Reflected XSS in Advanced Custom Fields Plugins Affecting 2+ Million Sites

Published 5 May 2023
Updated 24 July 2023
Rafie Muhammad
Security Researcher at Patchstack
Table of Contents

This blog post is about the Advanced Custom Fields free and pro plugin vulnerability. If you’re an Advanced Custom Fields free and pro user, please update the plugin to at least version 6.1.6. The security fix also backported on version 5.12.6.

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Update regarding exploitation attempts

As we are writing this update on 16 May 2023, we notice claims circulating in the media that the sample PoC URL on this article is being used to mass-exploit websites. We found that to be unlikely since the XSS could only be triggered by logged-in users (mainly administrators) that have access to the Advanced Custom Fields feature. We assume that the attacker tries to directly hit the sample PoC URL and it doesn’t indicates that the attempt is a concrete exploitation. This case mostly applies across vulnerabilities that require user interaction such as CSRF and Reflected XSS. Until this update is published, our monitoring system didn’t catch any concrete exploitation attempts on our customers.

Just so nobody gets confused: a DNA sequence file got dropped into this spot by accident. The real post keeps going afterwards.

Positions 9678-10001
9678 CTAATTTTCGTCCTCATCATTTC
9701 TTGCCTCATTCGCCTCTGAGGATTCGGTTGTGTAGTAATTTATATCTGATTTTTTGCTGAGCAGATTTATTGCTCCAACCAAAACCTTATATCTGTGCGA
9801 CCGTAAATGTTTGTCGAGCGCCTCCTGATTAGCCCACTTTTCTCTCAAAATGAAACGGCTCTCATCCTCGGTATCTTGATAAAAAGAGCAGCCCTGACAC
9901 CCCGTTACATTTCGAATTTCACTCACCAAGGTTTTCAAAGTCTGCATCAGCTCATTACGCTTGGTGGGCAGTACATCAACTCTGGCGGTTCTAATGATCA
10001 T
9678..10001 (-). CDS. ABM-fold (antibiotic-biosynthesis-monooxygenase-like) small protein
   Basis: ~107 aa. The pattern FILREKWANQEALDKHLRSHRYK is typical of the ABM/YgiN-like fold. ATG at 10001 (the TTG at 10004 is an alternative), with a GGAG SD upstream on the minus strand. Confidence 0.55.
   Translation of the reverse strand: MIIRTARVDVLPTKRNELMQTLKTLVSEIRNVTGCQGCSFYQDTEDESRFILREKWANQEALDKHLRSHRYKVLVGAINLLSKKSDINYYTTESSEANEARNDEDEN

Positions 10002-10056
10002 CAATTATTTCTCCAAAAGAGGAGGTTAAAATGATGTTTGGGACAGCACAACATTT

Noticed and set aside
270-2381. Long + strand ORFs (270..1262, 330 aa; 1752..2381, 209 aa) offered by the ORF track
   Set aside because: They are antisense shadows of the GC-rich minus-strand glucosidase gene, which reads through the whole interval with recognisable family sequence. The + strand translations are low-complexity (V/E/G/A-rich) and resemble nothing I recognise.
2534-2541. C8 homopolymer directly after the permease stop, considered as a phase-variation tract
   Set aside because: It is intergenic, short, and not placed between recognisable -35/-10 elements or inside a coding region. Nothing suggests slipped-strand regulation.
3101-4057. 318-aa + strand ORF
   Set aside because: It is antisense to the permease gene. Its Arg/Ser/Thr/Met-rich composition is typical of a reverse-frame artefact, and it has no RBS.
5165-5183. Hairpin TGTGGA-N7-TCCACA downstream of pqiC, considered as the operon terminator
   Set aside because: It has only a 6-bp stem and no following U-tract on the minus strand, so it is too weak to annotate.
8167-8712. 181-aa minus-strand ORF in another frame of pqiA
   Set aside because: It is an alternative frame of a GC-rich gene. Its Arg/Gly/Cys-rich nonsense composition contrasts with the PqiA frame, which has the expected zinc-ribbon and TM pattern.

About the Advanced Custom Fields WordPress plugin

The plugin Advanced Custom Fields and Advanced Custom Fields Pro (versions 6.1.5 and below, free and pro version), has over 2 million active installations. It is known as the most popular custom fields plugins in WordPress.

Advanced Custom Fields WordPress vulnerability

This plugin is a WordPress plugin that allows us to add extra content fields to our WordPress edit screens. These extra content fields are more commonly referred to as Custom Fields and can allow us to build websites faster with more available fields.

The security vulnerability in Advanced Custom Fields

This plugin suffers from reflected XSS vulnerability.

This vulnerability allows any unauthenticated user from stealing sensitive information to, in this case, privilege escalation on the WordPress site by tricking privileged users to visit the crafted URL path.

The described vulnerability was fixed in version 6.1.6, also fixed in version 5.12.6, and assigned CVE-2023-30777.

Find out more from the Patchstack database and here.

The underlying vulnerability is located on admin_body_class function handler:

public function admin_body_class( $classes ) {
    $classes .= " acf-admin-page acf-internal-post-type {$this->admin_body_class}";

    if ( $this->view ) {
        $classes .= " view-{$this->view}";

    return $classes;

The admin_body_class configured to be an extra handler of WordPress own hook that is also named admin_body_class. This hook controls and filters the CSS classes for the main body tag in the admin area.

// Add hooks.
add_action( 'admin_enqueue_scripts', array( $this, 'admin_enqueue_scripts' ) );
add_action( 'admin_body_class', array( $this, 'admin_body_class' ) );